Things You Should Know But Don’t: Using AI to Create Police Sketches

Posted March 4, 2024

In 2017, California police released an image of a potential suspect in the murder of Maria Jane Weidhofer, a cold case that dates back to 1990. This image turned out to be controversial given that it was not an actual photo of a person but rather an AI-generated image built from DNA found at the original crime scene. Police reached out to Parabon Nanolabs, a company that specializes in phenotyping. DNA phenotyping is a process by which DNA samples are analyzed and used to predict a person’s physical appearance. From DNA samples, Parabon claims it can accurately predict a suspect’s “ancestry, eye color, hair color, skin color, freckling, and face shape.” In the Weidhofer case, Parabon’s predictive imaging was combined with witness descriptions of a person of interest seen near the crime scene. The combination yielded additional features that phenotyping might not be able to predict, such as a mustache. Parabon acknowledges that their technology cannot predict things that might cause variables in appearance, like cosmetic surgeries, scars, or diet. Parabon has assisted police in creating composite images for both cold and active cases over the past several years.

To further push the bounds of AI in policing, a recent leak of hacked police records showed that in 2020, a California detective working on Weidhofer’s case requested to run the generated image of the suspect through a facial recognition database. While it’s unclear if the detective’s request was acted on, Wired reports that “it emphasizes the ways that, without oversight, law enforcement can mix and match technologies in unintended ways, using untested algorithms to single out suspects based on unknowable criteria.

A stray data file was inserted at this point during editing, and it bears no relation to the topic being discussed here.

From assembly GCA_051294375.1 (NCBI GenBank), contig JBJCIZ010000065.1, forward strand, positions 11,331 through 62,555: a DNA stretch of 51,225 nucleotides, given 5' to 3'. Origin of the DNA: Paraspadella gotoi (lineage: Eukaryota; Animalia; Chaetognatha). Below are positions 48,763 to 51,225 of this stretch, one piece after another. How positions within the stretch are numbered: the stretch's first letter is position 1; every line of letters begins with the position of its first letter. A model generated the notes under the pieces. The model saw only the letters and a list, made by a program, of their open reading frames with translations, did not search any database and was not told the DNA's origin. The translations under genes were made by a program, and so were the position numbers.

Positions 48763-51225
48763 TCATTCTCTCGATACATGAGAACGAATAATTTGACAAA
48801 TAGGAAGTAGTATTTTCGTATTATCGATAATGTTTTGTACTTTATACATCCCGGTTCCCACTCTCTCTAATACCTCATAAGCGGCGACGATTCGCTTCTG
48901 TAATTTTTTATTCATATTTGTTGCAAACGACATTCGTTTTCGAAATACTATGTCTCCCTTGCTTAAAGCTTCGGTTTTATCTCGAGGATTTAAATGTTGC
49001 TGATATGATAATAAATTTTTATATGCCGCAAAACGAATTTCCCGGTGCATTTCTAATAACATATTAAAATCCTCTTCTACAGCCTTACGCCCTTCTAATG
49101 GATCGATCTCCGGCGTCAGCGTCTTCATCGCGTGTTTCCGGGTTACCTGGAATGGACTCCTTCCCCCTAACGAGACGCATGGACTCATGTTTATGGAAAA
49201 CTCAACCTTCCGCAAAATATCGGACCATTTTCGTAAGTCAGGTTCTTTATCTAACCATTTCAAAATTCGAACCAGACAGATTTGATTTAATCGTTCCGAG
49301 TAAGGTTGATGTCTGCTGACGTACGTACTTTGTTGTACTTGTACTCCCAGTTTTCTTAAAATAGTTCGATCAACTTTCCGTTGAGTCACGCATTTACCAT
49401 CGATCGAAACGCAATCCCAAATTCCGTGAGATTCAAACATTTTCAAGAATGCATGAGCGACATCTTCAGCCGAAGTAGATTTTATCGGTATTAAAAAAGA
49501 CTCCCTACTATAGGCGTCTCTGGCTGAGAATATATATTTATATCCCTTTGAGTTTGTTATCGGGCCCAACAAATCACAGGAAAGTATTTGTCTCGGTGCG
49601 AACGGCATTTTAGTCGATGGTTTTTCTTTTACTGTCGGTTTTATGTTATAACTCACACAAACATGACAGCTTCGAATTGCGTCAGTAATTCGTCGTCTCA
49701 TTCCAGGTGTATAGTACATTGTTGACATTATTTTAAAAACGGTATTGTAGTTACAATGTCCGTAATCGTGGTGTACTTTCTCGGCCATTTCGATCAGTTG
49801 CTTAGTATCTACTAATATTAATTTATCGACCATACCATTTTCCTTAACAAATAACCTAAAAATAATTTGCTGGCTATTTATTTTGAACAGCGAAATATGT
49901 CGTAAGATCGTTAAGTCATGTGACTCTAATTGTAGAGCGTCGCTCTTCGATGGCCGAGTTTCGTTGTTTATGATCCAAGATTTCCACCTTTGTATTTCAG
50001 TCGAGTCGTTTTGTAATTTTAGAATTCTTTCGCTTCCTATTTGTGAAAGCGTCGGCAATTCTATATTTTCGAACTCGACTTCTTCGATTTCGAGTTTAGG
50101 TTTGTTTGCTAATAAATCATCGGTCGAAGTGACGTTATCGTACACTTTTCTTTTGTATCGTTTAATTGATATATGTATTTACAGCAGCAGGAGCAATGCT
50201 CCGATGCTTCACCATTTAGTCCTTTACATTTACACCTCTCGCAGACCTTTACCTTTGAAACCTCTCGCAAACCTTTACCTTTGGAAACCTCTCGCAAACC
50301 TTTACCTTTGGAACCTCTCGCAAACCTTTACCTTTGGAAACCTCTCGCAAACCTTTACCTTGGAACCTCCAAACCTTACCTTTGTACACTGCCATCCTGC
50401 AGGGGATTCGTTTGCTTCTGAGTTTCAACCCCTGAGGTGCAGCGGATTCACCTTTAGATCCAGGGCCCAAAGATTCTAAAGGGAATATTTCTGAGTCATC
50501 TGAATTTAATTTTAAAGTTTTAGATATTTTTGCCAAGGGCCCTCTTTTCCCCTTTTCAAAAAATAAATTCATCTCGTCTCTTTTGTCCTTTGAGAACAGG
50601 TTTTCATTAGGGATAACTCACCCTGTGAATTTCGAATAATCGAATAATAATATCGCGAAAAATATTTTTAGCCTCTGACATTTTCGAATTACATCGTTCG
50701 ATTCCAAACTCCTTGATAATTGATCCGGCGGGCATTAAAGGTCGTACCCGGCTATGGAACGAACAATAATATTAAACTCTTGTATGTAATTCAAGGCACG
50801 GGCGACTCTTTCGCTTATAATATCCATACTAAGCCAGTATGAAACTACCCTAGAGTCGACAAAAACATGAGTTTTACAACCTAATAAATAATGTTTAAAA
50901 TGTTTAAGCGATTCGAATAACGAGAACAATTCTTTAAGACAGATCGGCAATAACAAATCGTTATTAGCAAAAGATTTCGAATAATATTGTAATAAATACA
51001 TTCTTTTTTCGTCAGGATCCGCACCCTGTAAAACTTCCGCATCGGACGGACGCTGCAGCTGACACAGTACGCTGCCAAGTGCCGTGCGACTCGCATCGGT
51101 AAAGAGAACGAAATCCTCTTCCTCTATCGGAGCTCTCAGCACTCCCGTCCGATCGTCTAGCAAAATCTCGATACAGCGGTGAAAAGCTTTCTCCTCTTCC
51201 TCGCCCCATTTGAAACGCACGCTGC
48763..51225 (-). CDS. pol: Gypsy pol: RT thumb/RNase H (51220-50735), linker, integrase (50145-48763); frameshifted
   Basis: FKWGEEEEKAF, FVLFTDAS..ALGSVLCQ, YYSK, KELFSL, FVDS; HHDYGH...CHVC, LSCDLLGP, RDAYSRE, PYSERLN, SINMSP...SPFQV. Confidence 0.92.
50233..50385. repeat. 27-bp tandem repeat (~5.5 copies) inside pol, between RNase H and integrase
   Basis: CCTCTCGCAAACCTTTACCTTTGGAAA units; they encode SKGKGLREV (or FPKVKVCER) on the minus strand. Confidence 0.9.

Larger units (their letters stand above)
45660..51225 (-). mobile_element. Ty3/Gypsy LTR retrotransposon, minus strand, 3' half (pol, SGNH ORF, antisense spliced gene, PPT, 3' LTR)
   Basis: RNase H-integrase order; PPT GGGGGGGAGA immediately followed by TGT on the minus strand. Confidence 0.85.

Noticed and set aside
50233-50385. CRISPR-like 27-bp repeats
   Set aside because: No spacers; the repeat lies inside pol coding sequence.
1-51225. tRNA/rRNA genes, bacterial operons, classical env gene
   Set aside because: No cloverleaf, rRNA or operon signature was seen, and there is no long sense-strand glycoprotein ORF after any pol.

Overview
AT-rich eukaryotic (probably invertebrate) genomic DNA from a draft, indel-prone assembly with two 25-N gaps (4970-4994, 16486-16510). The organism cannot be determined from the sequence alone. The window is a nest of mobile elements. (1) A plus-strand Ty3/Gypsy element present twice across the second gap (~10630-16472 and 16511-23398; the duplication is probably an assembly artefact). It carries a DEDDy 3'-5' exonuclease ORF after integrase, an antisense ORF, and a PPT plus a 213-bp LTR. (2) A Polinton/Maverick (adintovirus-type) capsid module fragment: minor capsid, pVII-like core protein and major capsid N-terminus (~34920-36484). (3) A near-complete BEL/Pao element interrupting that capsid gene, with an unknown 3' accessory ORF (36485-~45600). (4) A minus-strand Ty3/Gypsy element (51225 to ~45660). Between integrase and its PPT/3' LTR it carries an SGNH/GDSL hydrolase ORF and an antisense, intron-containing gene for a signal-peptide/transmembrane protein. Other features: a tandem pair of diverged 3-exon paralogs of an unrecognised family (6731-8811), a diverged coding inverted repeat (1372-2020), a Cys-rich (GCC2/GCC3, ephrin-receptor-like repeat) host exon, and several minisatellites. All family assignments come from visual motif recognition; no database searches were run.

Police have been using biometric data to help identify suspects and solve crimes for years. DNA has been integral to solving cold cases such as the infamous Golden State Killer, who was arrested in 2018 thanks to advancements in DNA matching and genealogy. Typically, DNA is collected and run through a database to see if there are any matches, which then gives police a suspect in their case. In cases where there are no DNA matches, police can sometimes use services like Parabon to create these images to find more leads. Forensic DNA phenotyping is still not widely used, as much controversy surrounds it. Many experts are “skeptical that faces, which are very complex, can be determined from DNA.” Some studies show that DNA phenotyping can accurately predict certain traits, but many predictions do not exceed a 70% accuracy rate. That can be dangerous if these inaccurate images are used to arrest someone.

Phenotyping isn’t the first instance of law enforcement using what some call “junk science” in investigations—many older investigative methods, such as handwriting analysis or lie detector tests, aren’t accurate enough to be entirely trusted. Often, it takes a while for reliability to catch up with new technology. But despite the pace at which technology is evolving today, and while AI certainly has its place within many fields, it should be used as a support tool, not a replacement for more accurate and time-tested methods.

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